Norway’s Child Welfare Services swooped away the Bhattacharya children — Abhigyan Bhattacharya, 3, and his sister Aishwarya, 1 — to foster care last summer after teachers at the little boy’s school noticed his behaviour had become “erratic”. Weekly visits to the Bhattacharya home followed and led child welfare services to conclude the mother “was in depression, tired and had no patience,” that she over-fed the children, fed them with her fingers, and that the boy slept with his father.
As the Bhattacharya saga further unfolds, it appears that what were initially labelled as cultural ignorance — after all, overfeeding children, using your fingers to eat and kids sleeping with parents is acceptable in many Indian homes — could well be textbook symptoms of children exposed to parental conflict, often violent.
Squabbling parents can scar children in more ways than one, and as the Norway case highlights, the signs of hurt can be spotted even in children too young to understand what’s happening around them. “A child needs emotional security to thrive academically and socially and as parents are the centre of a young child’s world, they have to create this sense of security and safety.
When there is conflict, arguments and tension between them, a child’s safety net gets shattered,” says Dr Sameer Malhotra, head, division of Psychiatry and Psychotherapy, Fortis Hospital.
At times, children may even blame themselves for the fights. “For a child, the world revolves around what they think and do. When they hear their parents arguing, they think it’s somehow their fault even if it has nothing to do with them, which makes them guilty and unhappy,” says Dr Jitendra Nagpal, consultant psychiatrist, Moolchand Hospital. If the arguments are about them, children feel guiltier.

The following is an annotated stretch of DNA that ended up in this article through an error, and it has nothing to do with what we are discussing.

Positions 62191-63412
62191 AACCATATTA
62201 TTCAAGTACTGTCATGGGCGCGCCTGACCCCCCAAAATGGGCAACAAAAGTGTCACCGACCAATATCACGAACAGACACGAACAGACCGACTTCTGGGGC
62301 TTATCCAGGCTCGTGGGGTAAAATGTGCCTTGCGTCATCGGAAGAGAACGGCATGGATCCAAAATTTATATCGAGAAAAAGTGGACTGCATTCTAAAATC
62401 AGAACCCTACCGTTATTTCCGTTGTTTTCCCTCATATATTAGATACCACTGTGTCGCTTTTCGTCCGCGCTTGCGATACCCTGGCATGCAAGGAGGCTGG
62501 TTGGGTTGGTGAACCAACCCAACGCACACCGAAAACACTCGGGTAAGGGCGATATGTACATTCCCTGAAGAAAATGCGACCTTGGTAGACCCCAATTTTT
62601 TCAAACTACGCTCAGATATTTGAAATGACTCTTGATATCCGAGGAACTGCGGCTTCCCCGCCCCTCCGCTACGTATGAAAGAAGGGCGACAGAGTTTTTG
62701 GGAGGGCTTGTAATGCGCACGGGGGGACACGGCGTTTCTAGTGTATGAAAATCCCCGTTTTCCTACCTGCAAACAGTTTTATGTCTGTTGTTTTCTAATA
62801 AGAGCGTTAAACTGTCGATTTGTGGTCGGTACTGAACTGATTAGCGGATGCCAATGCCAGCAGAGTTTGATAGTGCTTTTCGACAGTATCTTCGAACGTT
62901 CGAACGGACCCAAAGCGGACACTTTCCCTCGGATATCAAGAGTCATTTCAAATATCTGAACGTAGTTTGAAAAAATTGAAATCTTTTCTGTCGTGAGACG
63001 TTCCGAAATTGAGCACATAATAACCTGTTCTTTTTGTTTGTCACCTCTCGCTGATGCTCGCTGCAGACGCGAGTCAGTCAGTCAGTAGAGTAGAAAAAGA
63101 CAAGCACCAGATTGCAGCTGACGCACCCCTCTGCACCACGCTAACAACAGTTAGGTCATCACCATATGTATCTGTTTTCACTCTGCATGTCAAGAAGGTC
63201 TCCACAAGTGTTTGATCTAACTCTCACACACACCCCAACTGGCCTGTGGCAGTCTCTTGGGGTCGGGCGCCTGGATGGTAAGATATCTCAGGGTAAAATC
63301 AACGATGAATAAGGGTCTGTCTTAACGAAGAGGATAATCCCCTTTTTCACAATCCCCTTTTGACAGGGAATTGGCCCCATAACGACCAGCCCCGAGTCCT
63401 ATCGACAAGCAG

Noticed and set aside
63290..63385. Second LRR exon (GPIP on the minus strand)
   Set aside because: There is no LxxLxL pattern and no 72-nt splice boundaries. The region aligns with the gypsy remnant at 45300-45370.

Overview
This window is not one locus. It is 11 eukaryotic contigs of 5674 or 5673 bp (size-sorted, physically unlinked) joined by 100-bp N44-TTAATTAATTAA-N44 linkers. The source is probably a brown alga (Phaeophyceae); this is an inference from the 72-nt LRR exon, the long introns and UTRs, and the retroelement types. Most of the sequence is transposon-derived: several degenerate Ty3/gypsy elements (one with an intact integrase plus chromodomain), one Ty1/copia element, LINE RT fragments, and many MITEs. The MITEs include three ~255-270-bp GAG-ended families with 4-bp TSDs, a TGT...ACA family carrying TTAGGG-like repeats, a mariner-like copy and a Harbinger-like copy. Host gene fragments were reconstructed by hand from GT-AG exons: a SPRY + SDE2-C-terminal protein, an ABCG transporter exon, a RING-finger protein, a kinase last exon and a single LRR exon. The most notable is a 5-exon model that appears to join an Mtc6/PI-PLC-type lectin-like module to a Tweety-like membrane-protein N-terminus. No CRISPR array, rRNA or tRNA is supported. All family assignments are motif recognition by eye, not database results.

How a child respond to parental conflict depends on personality traits and varies widely among children, even between siblings. Some may become withdrawn, unmotivated and develop problems such as insomnia, bedwetting and stammering. Others may react by acting out. “Sometimes children misbehave to draw attention to themselves and force the parents to get together to deal with them,” says Dr Malhotra.
In most cases, parents notice a change only when children choose defiance to seek attention. “It’s only when grades fall or complaints start coming from school that parents realise there’s something wrong,” says Dr Nagpal.
Most kids cannot consciously identify what is troubling them and find it impossible to put the trauma in words. “Artwork and play therapy helps children express themselves. Among my patients, an eighth-year-old boy drew a tree with no leaves and a nest with a single bird, while another drew a child locked out of his home,” says Dr Malhotra.
Staying together in a bad marriage just for the sake of the children doesn’t work either. Kids of couples who fight are more likely to do badly at school and start smoking and drinking in their teens than those living with single parents or step-parents, found a US study of almost 2,000 teens from 1,963 homes. The study, funded by the US National Institute of Child Health and Human Development in 2010, tracked the academic and behavioural performance of teens from troubled families and compared it with that of children from single-parent households. It found that compared with children in low-conflict families, kids from troubled homes were more likely to drop out of school, have poor grades, smoke, drink, use marijuana, have early sex, be young and unmarried when they have a child, and then experience the breakup of that relationship.